5-Mile Cat-Proof Fence Completed on Mauna Loa
Hawai‘i National Park announced the completion of a five-mile cat-proof fence on Mauna Loa.
The fence was created to protect federally endangered ‘ua‘u, or Hawaiian petrels, from feral cats on the volcano.
The ‘ua‘u nest in deep lava rock burrows on the rugged high-altitude slopes of Mauna Loa, and, despite the remote location, are not safe from cats.
In order to protect the species, the National Park Service teamed up with the National Fish and Wildlife Foundation, U.S. Fish and Wildlife Service, American Bird Conservatory, Hawai‘i Pacific Parks Association, and the Pacific Cooperative Studies Unit at the University of Hawai‘i, to build the five-mile long cat barrier fence in Hawai‘i Volcanoes National Park.
The specifically designed barrier is more than six feet high and has a curved top section that prevents cats from climbing over it.
Construction began back in 2013 and was limited to January through May to avoid disturbing nesting birds.
The seabirds spend most of their lives at sea, and come to land only during breeding season.
‘Ua‘u return to Hawai‘i Volcanoes National Park briefly in April to prepare nest sites and return in early June to lay a single egg.
The chicks hatch in August and remain in their burrows until November when they take their first flight out to sea.
Adults, eggs and chicks are extremely vulnerable to predators throughout the long breeding season as all activity occurs on the ground.
NPS and PCSU fence crews worked and camped at elevations between 8,000 and 10,000 feet, in steep and loose lava rock terrain, and in weather that ranged from hail, and high wind, to extreme heat.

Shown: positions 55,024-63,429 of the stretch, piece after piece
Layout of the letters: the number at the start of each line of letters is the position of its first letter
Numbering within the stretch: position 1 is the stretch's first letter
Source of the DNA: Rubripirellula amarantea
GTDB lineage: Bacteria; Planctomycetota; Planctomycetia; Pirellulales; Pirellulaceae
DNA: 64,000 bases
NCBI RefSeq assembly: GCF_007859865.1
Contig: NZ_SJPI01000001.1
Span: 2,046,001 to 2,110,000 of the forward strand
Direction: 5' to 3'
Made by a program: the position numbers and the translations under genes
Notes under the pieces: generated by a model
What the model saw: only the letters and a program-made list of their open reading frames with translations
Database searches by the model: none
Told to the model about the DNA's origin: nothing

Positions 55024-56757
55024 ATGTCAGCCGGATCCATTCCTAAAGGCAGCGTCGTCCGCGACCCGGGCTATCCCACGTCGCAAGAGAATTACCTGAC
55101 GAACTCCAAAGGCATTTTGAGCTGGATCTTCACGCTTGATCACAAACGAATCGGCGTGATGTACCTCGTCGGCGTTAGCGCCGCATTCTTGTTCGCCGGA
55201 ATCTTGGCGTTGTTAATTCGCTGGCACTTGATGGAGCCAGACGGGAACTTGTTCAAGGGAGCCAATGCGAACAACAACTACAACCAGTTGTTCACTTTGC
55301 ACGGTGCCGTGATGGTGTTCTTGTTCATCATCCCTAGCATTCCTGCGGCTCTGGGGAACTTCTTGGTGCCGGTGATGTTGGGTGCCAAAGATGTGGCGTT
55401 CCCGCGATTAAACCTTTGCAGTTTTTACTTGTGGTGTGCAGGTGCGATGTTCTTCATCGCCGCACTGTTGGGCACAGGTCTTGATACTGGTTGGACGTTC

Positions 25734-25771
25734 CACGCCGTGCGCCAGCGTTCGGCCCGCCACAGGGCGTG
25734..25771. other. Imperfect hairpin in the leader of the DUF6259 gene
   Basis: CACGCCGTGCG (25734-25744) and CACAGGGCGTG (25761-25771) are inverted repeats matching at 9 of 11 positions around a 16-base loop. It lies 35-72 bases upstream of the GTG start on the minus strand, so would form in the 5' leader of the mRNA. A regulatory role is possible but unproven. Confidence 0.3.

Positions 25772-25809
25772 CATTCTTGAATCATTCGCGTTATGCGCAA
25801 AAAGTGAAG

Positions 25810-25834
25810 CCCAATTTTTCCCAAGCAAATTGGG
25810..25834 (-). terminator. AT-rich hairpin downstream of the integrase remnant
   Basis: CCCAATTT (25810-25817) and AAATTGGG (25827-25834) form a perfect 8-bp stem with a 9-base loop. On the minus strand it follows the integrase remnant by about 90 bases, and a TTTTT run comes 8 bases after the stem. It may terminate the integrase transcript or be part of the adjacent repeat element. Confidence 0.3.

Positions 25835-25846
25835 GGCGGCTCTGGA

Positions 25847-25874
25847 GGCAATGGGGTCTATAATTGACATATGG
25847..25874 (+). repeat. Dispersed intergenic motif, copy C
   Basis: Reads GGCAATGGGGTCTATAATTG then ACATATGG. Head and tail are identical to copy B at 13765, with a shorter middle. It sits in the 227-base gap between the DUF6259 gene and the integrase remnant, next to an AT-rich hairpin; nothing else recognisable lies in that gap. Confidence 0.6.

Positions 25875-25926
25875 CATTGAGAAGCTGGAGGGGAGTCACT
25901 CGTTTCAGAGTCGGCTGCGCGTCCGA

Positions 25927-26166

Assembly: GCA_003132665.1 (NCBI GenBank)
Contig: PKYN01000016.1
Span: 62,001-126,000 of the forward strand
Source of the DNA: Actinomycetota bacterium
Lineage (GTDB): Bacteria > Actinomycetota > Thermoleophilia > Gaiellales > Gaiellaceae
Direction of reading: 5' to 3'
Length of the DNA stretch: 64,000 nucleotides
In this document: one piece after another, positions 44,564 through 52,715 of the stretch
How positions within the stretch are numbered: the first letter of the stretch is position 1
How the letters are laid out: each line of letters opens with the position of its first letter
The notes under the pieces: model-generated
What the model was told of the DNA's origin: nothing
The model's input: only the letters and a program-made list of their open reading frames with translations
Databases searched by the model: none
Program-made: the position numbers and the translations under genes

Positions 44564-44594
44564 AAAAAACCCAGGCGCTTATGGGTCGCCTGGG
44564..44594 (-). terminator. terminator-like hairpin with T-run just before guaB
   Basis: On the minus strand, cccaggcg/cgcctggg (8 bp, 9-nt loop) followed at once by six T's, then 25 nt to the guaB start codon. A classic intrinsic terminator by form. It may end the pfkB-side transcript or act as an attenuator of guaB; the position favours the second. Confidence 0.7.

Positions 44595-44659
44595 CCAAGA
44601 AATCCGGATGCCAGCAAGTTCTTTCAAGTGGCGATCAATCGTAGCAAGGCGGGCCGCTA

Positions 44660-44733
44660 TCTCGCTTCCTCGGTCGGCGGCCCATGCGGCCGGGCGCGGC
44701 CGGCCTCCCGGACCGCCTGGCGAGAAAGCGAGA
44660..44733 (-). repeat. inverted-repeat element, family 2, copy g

The site is very remote and all materials, gear and staff had to be flown in and out. But the discomfort paid off: the fence now protects more than 600 acres of ‘ua‘u nesting habitat on Mauna Loa.
“To our knowledge, this is the largest fence of its kind in the U.S. To build such a fence is an incredible feat, and an important victory for a native species that is extremely rare on Hawai‘i Island,” said NPS biologist Kathleen Misajon.
“Through the partnership of the cooperating organizations, the cat-proof fence will protect these amazing seabirds and support the expansion of this small population,” she said.
The endangered Hawaiian petrels are more typically seen on neighbor islands. The species is very rare on Hawai‘i Island, with just 75 nesting pairs in Hawai‘i Volcanoes National Park, and another small population on the slopes of Kohala.
The park and cooperating partner agencies have studied this remnant population of ‘ua‘u on Mauna Loa since the early 1990s, both on the ground and more recently, through remote game cameras.
The birds only come and go at night, nest in deep cracks and crevices in the lava, and are rarely seen.
Both parents take turns incubating a single egg and later, feeding the chick. They fly from high atop Mauna Loa to forage in the Pacific Ocean, ranging as far north as Washington State before returning to the nest to feed their chick.
For more information on ‘ua‘u on Mauna Loa, watch this six-minute video on the park website.